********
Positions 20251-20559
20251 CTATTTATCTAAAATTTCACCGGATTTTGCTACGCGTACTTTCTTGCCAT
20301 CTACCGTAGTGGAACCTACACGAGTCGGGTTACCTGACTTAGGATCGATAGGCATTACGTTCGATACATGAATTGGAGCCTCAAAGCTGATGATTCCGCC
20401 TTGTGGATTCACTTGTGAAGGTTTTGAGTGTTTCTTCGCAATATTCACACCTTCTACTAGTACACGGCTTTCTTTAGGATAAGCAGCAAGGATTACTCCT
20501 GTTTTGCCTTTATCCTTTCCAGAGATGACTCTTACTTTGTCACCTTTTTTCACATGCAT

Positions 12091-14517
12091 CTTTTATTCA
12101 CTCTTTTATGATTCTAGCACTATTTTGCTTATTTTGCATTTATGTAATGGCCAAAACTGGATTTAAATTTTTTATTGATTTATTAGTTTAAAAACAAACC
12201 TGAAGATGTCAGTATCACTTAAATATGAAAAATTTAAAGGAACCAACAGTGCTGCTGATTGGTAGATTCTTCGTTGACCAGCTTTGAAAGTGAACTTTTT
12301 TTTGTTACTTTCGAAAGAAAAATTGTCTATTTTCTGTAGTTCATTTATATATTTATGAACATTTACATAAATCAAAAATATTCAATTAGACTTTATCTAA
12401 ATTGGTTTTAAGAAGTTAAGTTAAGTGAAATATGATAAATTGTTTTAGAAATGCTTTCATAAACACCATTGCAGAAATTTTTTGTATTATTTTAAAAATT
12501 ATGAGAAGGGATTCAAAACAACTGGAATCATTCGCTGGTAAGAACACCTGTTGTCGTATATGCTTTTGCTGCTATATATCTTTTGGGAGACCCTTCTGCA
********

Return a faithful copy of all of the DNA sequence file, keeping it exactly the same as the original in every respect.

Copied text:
Positions 20251-20559
20251 CTATTTATCTAAAATTTCACCGGATTTTGCTACGCGTACTTTCTTGCCAT
20301 CTACCGTAGTGGAACCTACACGAGTCGGGTTACCTGACTTAGGATCGATAGGCATTACGTTCGATACATGAATTGGAGCCTCAAAGCTGATGATTCCGCC
20401 TTGTGGATTCACTTGTGAAGGTTTTGAGTGTTTCTTCGCAATATTCACACCTTCTACTAGTACACGGCTTTCTTTAGGATAAGCAGCAAGGATTACTCCT
20501 GTTTTGCCTTTATCCTTTCCAGAGATGACTCTTACTTTGTCACCTTTTTTCACATGCAT

Positions 12091-14517
12091 CTTTTATTCA
12101 CTCTTTTATGATTCTAGCACTATTTTGCTTATTTTGCATTTATGTAATGGCCAAAACTGGATTTAAATTTTTTATTGATTTATTAGTTTAAAAACAAACC
12201 TGAAGATGTCAGTATCACTTAAATATGAAAAATTTAAAGGAACCAACAGTGCTGCTGATTGGTAGATTCTTCGTTGACCAGCTTTGAAAGTGAACTTTTT
12301 TTTGTTACTTTCGAAAGAAAAATTGTCTATTTTCTGTAGTTCATTTATATATTTATGAACATTTACATAAATCAAAAATATTCAATTAGACTTTATCTAA
12401 ATTGGTTTTAAGAAGTTAAGTTAAGTGAAATATGATAAATTGTTTTAGAAATGCTTTCATAAACACCATTGCAGAAATTTTTTGTATTATTTTAAAAATT
12501 ATGAGAAGGGATTCAAAACAACTGGAATCATTCGCTGGTAAGAACACCTGTTGTCGTATATGCTTTTGCTGCTATATATCTTTTGGGAGACCCTTCTGCA